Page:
You will make mistakes. Testing your product will make it better. The health- and care sector is happy to help you get it right. These were just three take-home-messages from a recent Brew Your Own event “Tested on Humans” about product testing aimed at start-ups, students and researchers. Copenhagen Science City and Biopeople planned the event together with the day’s hosts at the House of Practice and Innovation, University College Copenhagen.
Advanced test facility
House of Practice and Innovation is an advanced test-facility for health-and care sector products and services. The hosts kicked the event off with a tour of their simulation environments. This includes a physiological test lab with pressure sensitive floors, a hospital ward with robot patients, settings simulating senior citizens homes, a physical rehabilitation ward and almost any other setting one is likely to find anywhere in the health and care-sector.
Students as guinea pigs
The House of Practice and Innovation offers idea development, business development and product testing for products as well as services. A unique aspect of their service is that they can enrol students from relevant health and care-programmes such as nursing and midwifery to carry out the testing. After the tour of the facility the two start-ups OSAA Innovation and VR-Multiview shared personal experiences from the process of product testing at the House of Practice and Innovation.
Invaluable insights into workflow of users
OSAA Innovation has developed a portable alternative to the drip-stand or IV pole known and loathed by anyone who has ever been in hospital for anything even remotely serious. According to CEO Ahmed Hessam his co-creators had several ideas about how their product, the IV-GO, should be designed, but got even more during the trial period.
Through a number of tests at House of Practice and Innovation we gained invaluable insight into the workflow of health professionals and the interaction of nurses and patients. This experience improved the product”: Ahmed Hessam, CEO, OSAA Innovation
Business built on testing
VR-Multiview have produced a virtual reality service for therapists to use with dementia patients. Their product was born out of sessions at the House of Practice and Innovation. Working with a new and immature technology, they have been through several processes of re-thinking their product. The current version could almost be described as memory therapy as-a-service.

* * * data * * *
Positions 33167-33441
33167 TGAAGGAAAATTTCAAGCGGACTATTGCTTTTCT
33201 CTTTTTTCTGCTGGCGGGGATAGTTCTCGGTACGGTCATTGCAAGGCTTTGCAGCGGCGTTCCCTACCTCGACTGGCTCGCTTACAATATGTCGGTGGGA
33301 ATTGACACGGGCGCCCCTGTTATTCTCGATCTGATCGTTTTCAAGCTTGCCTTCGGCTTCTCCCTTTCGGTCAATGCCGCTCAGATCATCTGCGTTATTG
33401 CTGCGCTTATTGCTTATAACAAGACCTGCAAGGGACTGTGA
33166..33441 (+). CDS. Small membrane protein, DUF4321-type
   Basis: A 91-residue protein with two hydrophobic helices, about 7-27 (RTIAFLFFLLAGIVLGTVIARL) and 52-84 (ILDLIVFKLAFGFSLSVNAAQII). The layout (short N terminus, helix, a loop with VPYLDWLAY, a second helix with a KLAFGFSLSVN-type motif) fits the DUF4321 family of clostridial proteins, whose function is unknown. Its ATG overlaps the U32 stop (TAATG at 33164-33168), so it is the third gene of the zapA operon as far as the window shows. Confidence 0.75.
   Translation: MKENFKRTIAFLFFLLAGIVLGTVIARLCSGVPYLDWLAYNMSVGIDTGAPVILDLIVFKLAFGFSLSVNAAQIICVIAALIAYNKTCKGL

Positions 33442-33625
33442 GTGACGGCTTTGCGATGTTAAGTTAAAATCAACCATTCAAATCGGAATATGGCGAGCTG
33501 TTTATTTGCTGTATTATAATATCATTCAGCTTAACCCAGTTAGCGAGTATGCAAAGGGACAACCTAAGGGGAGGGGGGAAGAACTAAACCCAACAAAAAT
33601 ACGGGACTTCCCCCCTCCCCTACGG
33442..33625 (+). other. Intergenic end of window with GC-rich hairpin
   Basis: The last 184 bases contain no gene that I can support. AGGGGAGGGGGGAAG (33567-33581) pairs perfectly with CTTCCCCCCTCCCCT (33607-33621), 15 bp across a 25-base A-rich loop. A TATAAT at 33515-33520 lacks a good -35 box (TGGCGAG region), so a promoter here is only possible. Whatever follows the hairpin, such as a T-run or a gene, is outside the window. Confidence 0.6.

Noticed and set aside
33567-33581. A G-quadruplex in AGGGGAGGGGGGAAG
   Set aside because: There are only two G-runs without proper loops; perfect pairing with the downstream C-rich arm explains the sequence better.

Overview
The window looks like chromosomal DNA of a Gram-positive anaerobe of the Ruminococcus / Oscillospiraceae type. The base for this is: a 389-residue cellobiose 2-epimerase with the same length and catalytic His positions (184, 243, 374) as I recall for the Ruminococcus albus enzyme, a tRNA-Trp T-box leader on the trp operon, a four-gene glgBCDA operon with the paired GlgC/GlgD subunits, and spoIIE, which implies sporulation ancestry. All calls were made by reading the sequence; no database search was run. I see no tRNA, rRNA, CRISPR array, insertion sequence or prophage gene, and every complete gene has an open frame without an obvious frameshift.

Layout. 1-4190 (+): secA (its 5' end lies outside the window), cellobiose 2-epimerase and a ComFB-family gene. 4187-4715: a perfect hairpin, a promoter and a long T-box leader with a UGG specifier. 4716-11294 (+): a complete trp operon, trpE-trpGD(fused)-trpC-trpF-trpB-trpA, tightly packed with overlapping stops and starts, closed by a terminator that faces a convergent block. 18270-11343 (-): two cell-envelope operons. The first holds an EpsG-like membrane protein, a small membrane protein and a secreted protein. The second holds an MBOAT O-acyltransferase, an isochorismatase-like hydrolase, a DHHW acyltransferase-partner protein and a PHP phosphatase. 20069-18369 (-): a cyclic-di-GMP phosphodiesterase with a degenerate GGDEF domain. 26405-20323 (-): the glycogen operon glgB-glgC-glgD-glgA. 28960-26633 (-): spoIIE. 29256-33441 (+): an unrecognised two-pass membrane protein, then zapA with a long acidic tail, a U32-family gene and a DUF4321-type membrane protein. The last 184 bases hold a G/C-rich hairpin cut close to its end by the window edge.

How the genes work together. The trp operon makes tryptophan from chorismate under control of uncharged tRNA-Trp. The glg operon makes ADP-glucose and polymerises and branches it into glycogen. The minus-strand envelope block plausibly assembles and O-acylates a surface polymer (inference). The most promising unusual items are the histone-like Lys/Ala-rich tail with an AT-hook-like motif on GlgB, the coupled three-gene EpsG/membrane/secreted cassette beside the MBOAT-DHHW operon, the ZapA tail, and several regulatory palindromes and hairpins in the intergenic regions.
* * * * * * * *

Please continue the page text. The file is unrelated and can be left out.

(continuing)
It is notoriously challenging to win approval for products for the health and care sector. Jesper Prior of the Contract Research Organisation TSF gave a fly-over of the regulatory landscape , including new EU regulations for medical devices. His main take home message was, that it is vital to figure out which set of regulations your product needs to comply with before you spend too much money developing it.
Finding healthcare personnel for testing
One way to figure out which set of regulations you need to follow, is to figure out exactly which product you are trying to create. This may sound banal, but it really is not. Charlotte Kira Kimby represents one of the largest Danish medicine and med-tech procurers, the Capital Region of Denmark (Region Hovedstaden).
Kimby leads VihTek – Videncenter for Velfærdsteknologi, which assists companies in finding the right personnel groups to test any product for her sector. In her time, she has seen medicinal projects transform into medico tech and then further on to med-tech as-a-service as various groups of users have given their feedback on issues such as usability, safety or price.
Next event March 3rd.
Copenhagen Science City, Biopeople and House of Practice and Innovation would like to thank all the speakers. Next Brew Your Own will be about the value of diversity on start-up teams and will be hosted by start-up community COBIS. March 3. 15.00- 17.30 Stay updated about future events here…